I am beginning to believe that someone like Uber, Lyft, Hertz, or Avis could be the gateway for getting these cars to the market faster. Of course, there will be many individual users who will buy them but they will be expensive — those who could afford them may have to be high wage earners. Yet, people of all walks of life would want to have access to them, so a dual market of one-to-many and one-to-one could develop quickly with most people using a fleet service well before they could afford to buy them for themselves.

While it is inevitable that someday everyone could own an autonomous car, I suspect the business model around a shared, one-to-many approach for getting these types of vehicles into the market sooner rather that later is the way the majority of people will use them once they get legal clearance. This way, the masses can have the virtue and convenience of an autonomous car even if they can’t own one themselves.

Published by

Tim Bajarin

Tim Bajarin is the President of Creative Strategies, Inc. He is recognized as one of the leading industry consultants, analysts and futurists covering the field of personal computers and consumer technology. Mr. Bajarin has been with Creative Strategies since 1981 and has served as a consultant to most of the leading hardware and software vendors in the industry including IBM, Apple, Xerox, Compaq, Dell, AT&T, Microsoft, Polaroid, Lotus, Epson, Toshiba and numerous others.

5 thoughts on “Is the Best Business Model for Autonomous Vehicles One-To-One or One-To-Many?”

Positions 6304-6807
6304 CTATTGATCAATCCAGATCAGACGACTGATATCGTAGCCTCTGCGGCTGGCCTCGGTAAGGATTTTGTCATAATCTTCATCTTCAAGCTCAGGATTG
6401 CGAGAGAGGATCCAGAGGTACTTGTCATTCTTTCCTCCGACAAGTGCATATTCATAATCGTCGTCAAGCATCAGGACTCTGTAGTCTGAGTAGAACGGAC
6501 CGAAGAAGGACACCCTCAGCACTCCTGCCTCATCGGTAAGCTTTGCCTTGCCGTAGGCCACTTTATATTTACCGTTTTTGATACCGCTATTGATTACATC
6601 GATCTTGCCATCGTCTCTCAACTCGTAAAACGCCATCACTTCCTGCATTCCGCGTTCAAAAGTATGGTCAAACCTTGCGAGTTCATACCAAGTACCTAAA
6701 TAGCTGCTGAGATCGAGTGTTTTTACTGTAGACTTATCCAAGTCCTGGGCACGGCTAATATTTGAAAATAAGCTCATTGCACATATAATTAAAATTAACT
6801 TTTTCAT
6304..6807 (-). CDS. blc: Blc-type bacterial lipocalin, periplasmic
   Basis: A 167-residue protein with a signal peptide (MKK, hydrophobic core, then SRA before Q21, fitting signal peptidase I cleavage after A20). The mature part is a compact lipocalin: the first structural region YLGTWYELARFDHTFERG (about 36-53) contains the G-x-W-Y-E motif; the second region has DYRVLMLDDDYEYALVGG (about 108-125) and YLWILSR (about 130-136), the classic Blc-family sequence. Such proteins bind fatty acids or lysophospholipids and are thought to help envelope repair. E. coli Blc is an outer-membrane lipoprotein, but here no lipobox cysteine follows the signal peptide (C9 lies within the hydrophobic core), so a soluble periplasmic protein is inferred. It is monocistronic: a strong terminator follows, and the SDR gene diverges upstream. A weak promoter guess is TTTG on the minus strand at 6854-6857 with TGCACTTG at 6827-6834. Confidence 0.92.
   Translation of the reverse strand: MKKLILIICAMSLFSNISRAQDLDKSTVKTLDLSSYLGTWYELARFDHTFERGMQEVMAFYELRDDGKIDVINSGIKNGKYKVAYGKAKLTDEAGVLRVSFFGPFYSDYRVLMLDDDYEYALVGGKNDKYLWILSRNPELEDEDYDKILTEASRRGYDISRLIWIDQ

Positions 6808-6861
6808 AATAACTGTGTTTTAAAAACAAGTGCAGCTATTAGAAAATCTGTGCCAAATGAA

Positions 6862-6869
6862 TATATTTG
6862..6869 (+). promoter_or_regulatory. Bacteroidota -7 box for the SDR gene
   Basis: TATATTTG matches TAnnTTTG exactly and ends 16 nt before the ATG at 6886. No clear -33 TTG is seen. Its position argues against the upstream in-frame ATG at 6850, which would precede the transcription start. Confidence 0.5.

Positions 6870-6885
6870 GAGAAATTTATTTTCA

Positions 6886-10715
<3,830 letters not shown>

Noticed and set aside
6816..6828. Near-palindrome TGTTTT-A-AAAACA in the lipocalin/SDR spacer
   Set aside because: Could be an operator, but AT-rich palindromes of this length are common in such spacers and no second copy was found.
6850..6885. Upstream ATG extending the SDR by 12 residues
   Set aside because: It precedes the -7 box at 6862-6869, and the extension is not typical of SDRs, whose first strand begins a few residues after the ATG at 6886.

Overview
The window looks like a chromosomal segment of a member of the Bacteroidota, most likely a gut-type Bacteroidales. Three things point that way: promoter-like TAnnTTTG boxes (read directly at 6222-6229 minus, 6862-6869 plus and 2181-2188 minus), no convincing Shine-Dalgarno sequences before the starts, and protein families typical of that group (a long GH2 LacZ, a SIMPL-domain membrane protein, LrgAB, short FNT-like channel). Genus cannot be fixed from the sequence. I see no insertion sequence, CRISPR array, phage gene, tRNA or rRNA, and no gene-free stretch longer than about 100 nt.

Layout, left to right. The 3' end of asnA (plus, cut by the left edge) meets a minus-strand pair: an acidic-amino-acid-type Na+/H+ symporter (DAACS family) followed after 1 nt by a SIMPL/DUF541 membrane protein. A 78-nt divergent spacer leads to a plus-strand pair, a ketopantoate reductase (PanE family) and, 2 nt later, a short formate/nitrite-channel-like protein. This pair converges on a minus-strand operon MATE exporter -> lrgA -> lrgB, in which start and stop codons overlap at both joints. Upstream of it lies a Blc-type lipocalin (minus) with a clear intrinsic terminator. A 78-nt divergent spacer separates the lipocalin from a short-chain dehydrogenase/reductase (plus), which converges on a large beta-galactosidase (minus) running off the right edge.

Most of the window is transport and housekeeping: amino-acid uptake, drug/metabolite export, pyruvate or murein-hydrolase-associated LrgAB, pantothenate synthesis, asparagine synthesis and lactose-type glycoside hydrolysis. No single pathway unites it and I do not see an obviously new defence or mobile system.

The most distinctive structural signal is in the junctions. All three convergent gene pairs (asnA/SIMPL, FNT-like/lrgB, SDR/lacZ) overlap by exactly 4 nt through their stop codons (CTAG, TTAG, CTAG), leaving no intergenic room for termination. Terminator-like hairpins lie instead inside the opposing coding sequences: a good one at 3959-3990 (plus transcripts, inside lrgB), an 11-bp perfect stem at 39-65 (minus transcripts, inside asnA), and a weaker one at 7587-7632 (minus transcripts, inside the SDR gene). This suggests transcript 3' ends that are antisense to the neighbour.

1. I’m incredibly curious to see who does the actual purchasing of the vehicles. Does your city buy them as a way to offset the revenue lost from traffic fines? Does your apartment building buy them and include access to the cars as part of your rent? Does your job give you access to them as a perk? There are so many angles.

    Personally, I love driving, but I’ll gladly give my driving myself if it means I get to spend an extra 60 to 90 minutes each day doing something other than avoiding the teenagers on the road who text and drive at the same time.

    1. Too early to tell although Uber says they will buy and own the 500K they purchase and it appears that Ford will do the same with the Lyft partnership. But I suspect this will evolve once they are available for some type of fleet purchasing….

  2. To remove the emotional charge that is always there when talking about cars, just look at another market: doing laundry.

    There are several approaches:
    1) use your own washer/dryer
    2) take your stuff to the laundromat
    3) take your stuff to the cleaners

    All three approaches are currently used. Approach 3 works if you are willing to pay (ie. equivalent of a taxi). Approach 2 makes sense if you life in a small apartment and don’t have much laundry (ie. equivalent to renting a car). Approach 1 is best if you have space and loads of washing (ie. living in the suburbs with kids).

    For 2 and 3 it makes perfect sense to share, as currently happens for laundry. In situation 1 sharing makes less sense: a) the higher purchase price is a hurdle, b) immediate availability carries a premium, c) time savings are negligible in most case where the drive is short and parking plentiful.

  3. great thing is, nobody has to choose. Both suppliers and users can go for a full sale mode, a full as-a-service mode, or something in-between (buy but rent out specific time slots; rent but ensure availability for specific time slots; go pure on-demand with different service levels/wait times; be able to swap out for a larger model for holidays…).
    With the US’s love for unfathomable usage plans (see: mobile), I’m sure there will be lots of fun to be had trying to decipher usage contracts.